In order to decrease the trade deficit of the USA, both leaders- Modi and Trump approved the necessity of lifting the trade restrictions and took a stand on the reassessment of trade relations and the establishment of free and fair trade. As a response to Trump’s job creation endeavours, Modi highlighted that the Indian investments of 15 billion dollars have contributed to the creation of jobs in 35 states of the USA up to present. In the energy sector the American export is expected to rise since the USA primarily aims to support the Indian economic growth through the increased export of gas and renewable energy resources. The issue of global energy security and cybersecurity were salso taken into the consideration by the two countries. At present it has every chance of developing the economic relations of the two countries, which has been proven by the negotiations and the good personal relationship between the two leaders. Modi invited President Trump, Vice-President Mike Pence and the Cabinet Members of the United States to visit India, while an agreement was also concluded that Trump’s daughter Ivanka would also travel to India leading the delegation of US investors in the second half of 2017.
While the two countries take the same position in numerous political issues, in the meantime disputed issues have also arisen. India negatively received Trump’s announcement made on 1 June 2017 on the US’s withdrawal from the Paris Climate Agreement, and later Trump charged India of demanding several billion dollars by virtue of fulfilment of its obligations. The Indian general public also received Trump’s executive order in April incomprehensively, which gave effect to fundamental changes – severe restrictions for India – with respect to the H1-B visa, i.e. the entry authorisation of highly-qualified foreign labour force recruited by the US. Furthermore, the US trade deficit of 24.4 billion dollars with India has also become the target point of Trump’s internal promises, which might be pregnant with negative consequences for India in the future, too.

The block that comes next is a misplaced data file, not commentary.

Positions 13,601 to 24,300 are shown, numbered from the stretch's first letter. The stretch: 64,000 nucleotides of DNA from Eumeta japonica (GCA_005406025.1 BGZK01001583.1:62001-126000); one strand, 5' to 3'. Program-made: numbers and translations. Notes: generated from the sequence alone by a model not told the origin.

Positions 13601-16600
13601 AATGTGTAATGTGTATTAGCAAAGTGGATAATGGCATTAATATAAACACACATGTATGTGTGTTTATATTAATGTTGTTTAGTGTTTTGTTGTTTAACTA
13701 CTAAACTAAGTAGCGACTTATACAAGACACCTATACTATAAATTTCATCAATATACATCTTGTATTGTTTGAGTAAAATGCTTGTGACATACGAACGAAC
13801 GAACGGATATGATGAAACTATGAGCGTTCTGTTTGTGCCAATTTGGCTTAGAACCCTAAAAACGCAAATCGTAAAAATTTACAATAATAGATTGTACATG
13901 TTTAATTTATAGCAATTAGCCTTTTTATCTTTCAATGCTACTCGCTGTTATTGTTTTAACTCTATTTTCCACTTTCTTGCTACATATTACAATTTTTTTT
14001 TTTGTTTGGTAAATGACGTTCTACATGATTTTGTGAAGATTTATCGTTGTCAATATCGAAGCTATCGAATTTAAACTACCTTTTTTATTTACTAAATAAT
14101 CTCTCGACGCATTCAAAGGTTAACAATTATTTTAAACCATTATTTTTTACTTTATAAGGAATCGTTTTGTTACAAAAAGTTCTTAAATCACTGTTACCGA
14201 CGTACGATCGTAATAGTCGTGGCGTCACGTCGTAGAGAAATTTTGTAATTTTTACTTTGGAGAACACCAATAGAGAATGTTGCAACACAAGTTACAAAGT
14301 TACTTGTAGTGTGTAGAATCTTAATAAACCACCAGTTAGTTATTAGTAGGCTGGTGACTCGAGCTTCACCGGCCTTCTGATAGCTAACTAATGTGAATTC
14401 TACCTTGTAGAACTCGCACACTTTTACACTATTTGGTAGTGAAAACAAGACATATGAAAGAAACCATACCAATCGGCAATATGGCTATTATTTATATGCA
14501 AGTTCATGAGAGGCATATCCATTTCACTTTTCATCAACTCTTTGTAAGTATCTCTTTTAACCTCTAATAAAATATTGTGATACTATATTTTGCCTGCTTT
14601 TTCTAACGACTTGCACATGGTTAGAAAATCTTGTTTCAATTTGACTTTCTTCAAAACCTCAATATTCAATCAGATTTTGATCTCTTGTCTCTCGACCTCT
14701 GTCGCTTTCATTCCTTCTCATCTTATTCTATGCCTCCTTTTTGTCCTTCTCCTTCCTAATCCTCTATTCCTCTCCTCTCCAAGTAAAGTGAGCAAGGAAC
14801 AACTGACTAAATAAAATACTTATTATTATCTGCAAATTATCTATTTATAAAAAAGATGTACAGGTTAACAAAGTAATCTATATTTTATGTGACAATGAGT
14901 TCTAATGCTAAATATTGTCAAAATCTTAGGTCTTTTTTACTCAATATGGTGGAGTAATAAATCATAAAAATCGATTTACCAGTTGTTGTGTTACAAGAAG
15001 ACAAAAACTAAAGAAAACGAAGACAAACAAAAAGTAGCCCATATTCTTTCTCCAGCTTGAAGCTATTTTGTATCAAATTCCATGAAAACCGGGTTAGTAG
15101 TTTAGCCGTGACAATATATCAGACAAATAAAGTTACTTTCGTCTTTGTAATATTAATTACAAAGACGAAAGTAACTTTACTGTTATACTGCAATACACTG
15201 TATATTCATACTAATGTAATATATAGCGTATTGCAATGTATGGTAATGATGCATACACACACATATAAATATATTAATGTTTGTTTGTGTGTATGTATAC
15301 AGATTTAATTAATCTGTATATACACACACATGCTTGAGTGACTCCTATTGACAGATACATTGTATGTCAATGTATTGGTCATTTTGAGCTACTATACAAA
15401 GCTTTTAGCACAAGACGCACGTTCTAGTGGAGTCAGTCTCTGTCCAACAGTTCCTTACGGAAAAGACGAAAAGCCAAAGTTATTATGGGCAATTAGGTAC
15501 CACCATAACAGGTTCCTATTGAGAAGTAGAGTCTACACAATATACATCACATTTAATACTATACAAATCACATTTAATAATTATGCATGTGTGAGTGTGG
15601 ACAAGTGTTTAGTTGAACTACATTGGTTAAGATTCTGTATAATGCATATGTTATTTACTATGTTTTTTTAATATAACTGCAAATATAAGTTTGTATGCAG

Considering the uncertainties of the US-India relations in the first half of 2017, the Modi-Trump meeting can obviously be deemed as successful. The USA-India partnership obtained confirmation, and a harmonic and promising relationship was established between the two politicians. In a certain aspect both parties can be satisfied with the results, although the victory of the Indian diplomacy is more spectacular (Pakistan, terrorism, China). Besides the foreign political interests of the country, Modi herewith adjusted the perspectives of economic development with the US’s expectations, assuming a considerable internal risk as the open commitment towards the United States could hardly be fully successful in India. A big question is, however, how the statements laid down in the joint declaration can be put into practice. Aside from the economic agreements that imply the greatest opportunity for the improvement of the partnership between the two countries, we can expect no considerable progress in plenty of issues, although consent is perfect at the rhetoric level (e.g. the isolation of Pakistan). We should not forget either that the US-India relations still have the neuralgic points about which the parties have not even discussed during their meetings in Washington. Neither party intended to raise the struggle against the climate change or the issue of H1-B visa, so the findings of the meeting should be handled with careful consideration.